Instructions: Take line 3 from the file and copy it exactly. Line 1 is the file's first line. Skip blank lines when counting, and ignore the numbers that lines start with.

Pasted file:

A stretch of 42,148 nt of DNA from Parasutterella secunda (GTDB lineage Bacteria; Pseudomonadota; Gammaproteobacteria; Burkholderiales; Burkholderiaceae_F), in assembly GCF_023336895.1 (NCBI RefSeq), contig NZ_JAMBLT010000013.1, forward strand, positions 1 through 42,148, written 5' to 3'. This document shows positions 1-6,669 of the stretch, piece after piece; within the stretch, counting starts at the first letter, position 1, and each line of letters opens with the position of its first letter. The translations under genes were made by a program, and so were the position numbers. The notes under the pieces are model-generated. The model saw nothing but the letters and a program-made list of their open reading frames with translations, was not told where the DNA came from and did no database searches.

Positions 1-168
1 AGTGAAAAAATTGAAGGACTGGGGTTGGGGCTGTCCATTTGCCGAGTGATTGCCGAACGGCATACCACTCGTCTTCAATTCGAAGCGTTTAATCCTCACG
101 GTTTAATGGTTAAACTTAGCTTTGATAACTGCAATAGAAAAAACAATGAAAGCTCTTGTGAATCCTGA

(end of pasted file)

1 AGTGAAAAAATTGAAGGACTGGGGTTGGGGCTGTCCATTTGCCGAGTGATTGCCGAACGGCATACCACTCGTCTTCAATTCGAAGCGTTTAATCCTCACG